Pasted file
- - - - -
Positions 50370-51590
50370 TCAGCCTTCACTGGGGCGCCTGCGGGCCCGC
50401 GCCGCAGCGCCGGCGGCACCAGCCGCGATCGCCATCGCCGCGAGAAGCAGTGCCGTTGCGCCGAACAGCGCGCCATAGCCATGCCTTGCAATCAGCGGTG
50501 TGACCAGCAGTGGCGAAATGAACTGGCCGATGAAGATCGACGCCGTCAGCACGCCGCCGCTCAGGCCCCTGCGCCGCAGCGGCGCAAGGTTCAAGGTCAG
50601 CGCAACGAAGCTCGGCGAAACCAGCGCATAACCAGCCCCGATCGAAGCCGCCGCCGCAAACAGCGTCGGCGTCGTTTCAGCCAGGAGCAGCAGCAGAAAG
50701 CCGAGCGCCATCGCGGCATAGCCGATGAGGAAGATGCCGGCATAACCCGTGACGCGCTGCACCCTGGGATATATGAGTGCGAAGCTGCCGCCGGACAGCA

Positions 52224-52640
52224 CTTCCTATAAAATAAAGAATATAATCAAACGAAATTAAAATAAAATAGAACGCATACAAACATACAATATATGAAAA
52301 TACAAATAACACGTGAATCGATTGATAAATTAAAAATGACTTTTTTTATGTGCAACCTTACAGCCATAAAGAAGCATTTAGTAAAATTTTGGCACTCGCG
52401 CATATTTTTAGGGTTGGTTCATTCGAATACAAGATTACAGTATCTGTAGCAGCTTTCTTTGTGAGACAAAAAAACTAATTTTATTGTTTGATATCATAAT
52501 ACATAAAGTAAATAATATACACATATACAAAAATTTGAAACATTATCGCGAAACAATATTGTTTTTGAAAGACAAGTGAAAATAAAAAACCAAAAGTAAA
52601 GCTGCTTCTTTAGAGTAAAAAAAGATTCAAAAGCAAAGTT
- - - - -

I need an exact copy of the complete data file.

Positions 50370-51590
50370 TCAGCCTTCACTGGGGCGCCTGCGGGCCCGC
50401 GCCGCAGCGCCGGCGGCACCAGCCGCGATCGCCATCGCCGCGAGAAGCAGTGCCGTTGCGCCGAACAGCGCGCCATAGCCATGCCTTGCAATCAGCGGTG
50501 TGACCAGCAGTGGCGAAATGAACTGGCCGATGAAGATCGACGCCGTCAGCACGCCGCCGCTCAGGCCCCTGCGCCGCAGCGGCGCAAGGTTCAAGGTCAG
50601 CGCAACGAAGCTCGGCGAAACCAGCGCATAACCAGCCCCGATCGAAGCCGCCGCCGCAAACAGCGTCGGCGTCGTTTCAGCCAGGAGCAGCAGCAGAAAG
50701 CCGAGCGCCATCGCGGCATAGCCGATGAGGAAGATGCCGGCATAACCCGTGACGCGCTGCACCCTGGGATATATGAGTGCGAAGCTGCCGCCGGACAGCA

Positions 52224-52640
52224 CTTCCTATAAAATAAAGAATATAATCAAACGAAATTAAAATAAAATAGAACGCATACAAACATACAATATATGAAAA
52301 TACAAATAACACGTGAATCGATTGATAAATTAAAAATGACTTTTTTTATGTGCAACCTTACAGCCATAAAGAAGCATTTAGTAAAATTTTGGCACTCGCG
52401 CATATTTTTAGGGTTGGTTCATTCGAATACAAGATTACAGTATCTGTAGCAGCTTTCTTTGTGAGACAAAAAAACTAATTTTATTGTTTGATATCATAAT
52501 ACATAAAGTAAATAATATACACATATACAAAAATTTGAAACATTATCGCGAAACAATATTGTTTTTGAAAGACAAGTGAAAATAAAAAACCAAAAGTAAA
52601 GCTGCTTCTTTAGAGTAAAAAAAGATTCAAAAGCAAAGTT